Lessons learnt from working remotely

Conducting projects in 2020 was a real challenge in 2020 and is set to continue in 2021. Delivering projects from the confines of the home environment provided new ways to ensure project success, many myths of remote working have been debunked during the pandemic. One involved productivity, it was proven that people have been more productive while working remotely that when working within the office environment.

Remote workers are not less reliable or less productive than their onsite colleagues. In fact, statistics have shown time and again that remote workers are more productive, work longer hours, and are less likely to take time off than onsite employees.

Because remote workers can’t be physically monitored in the same way onsite employees can, they can help assuage fears about reliability by over-communicating with their teammates and manager. This all boils down to how a team works, but if it is determined that co-workers are looking for assistance after hours, it can help to set regular office hours, or provide hours of availability. Setting status on platforms like Slack can help with this, exchanging phone numbers for emergencies can allow to work more flexibly, while maintaining availability to the team. Once a system has been worked out, it’s important to be consistent with it.

Remote work does not stagnate career growth, the salary breakdown of remote workers surveyed was 74% earning less than $100k per year, and 26% earning more, compared with 92% of on-site workers earning less than $100k and 8% earning more. In addition, there are 18% more executives working remotely than there are working on-site now. The possibilities of promotion in the remote realm are evident in the statistics.

Communication is key for anyone moving to remote work. This shows itself in many ways, only because people are not onsite to casually overhear and offer support, then being proactive helps. By reaching out regularly to offer a helping hand to teammates lets them know how reliable a partner you are to them. You’ll also need to be very direct and proactive with managers. By letting them know what your career goals are, and helping to set milestones to reach those goals, you’ll ensure that you’re taking all the right steps to reach your potential, no matter where you work from.

For some people, when they picture their remote co-workers, they envision laptops on the beach, conference calls from cabins on cliff tops, and jet-setting teammates hopping from foreign coffee shop to foreign coffee shop. However, the reality is many employees prefer to perform their remote work from home.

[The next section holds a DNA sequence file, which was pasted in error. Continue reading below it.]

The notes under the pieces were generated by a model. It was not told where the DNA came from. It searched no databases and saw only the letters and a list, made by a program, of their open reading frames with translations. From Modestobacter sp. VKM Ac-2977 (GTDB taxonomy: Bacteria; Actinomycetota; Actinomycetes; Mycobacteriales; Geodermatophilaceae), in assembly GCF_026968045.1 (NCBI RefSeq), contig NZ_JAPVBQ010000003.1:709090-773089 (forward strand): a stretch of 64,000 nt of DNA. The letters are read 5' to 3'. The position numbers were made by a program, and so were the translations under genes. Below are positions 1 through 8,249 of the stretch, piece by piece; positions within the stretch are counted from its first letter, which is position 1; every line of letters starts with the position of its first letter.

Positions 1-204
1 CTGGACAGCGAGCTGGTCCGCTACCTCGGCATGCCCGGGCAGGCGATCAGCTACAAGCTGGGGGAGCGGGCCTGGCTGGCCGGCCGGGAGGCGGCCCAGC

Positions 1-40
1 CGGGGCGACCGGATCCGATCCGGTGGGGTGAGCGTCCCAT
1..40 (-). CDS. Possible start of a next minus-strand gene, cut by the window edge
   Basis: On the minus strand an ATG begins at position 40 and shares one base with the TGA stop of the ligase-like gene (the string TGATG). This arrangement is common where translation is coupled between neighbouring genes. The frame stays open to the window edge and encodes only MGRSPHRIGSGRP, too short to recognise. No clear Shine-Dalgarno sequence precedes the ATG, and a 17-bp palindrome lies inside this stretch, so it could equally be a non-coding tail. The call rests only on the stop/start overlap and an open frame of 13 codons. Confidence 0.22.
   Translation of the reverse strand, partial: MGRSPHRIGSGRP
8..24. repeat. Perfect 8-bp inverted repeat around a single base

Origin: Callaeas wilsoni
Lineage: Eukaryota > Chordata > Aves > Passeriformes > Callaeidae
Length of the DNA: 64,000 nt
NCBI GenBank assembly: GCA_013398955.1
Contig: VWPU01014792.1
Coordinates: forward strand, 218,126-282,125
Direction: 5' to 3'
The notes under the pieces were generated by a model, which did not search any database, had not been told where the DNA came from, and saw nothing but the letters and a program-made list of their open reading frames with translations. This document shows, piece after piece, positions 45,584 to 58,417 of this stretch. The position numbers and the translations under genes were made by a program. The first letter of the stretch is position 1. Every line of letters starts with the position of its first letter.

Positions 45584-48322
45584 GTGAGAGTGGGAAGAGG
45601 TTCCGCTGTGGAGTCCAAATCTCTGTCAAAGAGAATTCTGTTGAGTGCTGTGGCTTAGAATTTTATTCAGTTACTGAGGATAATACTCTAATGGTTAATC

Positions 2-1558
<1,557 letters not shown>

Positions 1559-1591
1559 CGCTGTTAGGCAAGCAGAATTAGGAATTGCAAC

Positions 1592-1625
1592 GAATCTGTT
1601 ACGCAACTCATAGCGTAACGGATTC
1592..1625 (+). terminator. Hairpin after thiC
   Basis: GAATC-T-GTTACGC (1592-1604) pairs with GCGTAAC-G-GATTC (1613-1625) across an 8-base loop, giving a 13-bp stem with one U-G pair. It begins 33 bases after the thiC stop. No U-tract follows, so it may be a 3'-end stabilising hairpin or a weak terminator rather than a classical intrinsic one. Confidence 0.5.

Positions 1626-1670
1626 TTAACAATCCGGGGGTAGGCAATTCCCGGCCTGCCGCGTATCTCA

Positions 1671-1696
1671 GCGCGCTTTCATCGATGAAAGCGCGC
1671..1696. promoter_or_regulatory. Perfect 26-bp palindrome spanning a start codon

For those with a spare bedroom or space in their home, setting up a remote office can help ease the distractions that come from working onsite with co-workers. Walk-ups for questions or coffee breaks disappear when you can close a door and be totally alone within a dedicated workspace. Reliable internet, an ergonomically sound chair, and a good sound desk that is a pleasure to use.  By spending more time working from home, remote workers can enjoy savings on work travel, daily office expenses like lunching out at a restaurant, and coffees for those who set up shop at cafes.

While it certainly is true that working remotely can cause some loneliness — 19% of remote employees report this as their biggest challenge — it is by no means an insurmountable or inevitable pitfall of the remote lifestyle. Remote workers attend more meetings weekly than their onsite counterparts, and report higher job satisfaction.

It’s important to host virtual team building activities and celebratory meetings to keep remote teammates included. Particularly when using a hybrid team to deliver a project, with both remote and onsite co-workers. Ensure regardless of where the meeting is being conducted, that people are not talking over the top of each other.

Without the option for offsite team lunches, motivational posters around an office, or special coordinated days, it is still possible to build a team culture. Company culture can act as a guiding light for employees when they’re stuck on a project and unsure of their next move. If it is identified what is wanted to be at the heart of the culture, whether that’s customer, creativity, collaboration, or anything in between, create a shared baseline from which employees can make decisions.

There are several ways to go about building company culture for remote work, but if the core values are implemented, that are shared company-wide, it is a good start.  From on-boarding new employees to coaching tenured ones, bake culture into everything that is done, and it’ll become second nature to the team.

As you beef up your remote presence or look to finally dip a toe in the remote-working pool, don’t assume any possible pitfalls are inevitable. Plan communicate clearly and consistently, utilize technology (like collaboration software) to help teams stay connected, and successfully deliver projects. Let us know your thoughts on delivering projects successfully remotely, we would like to hear from you. All the very best on your project management journey.

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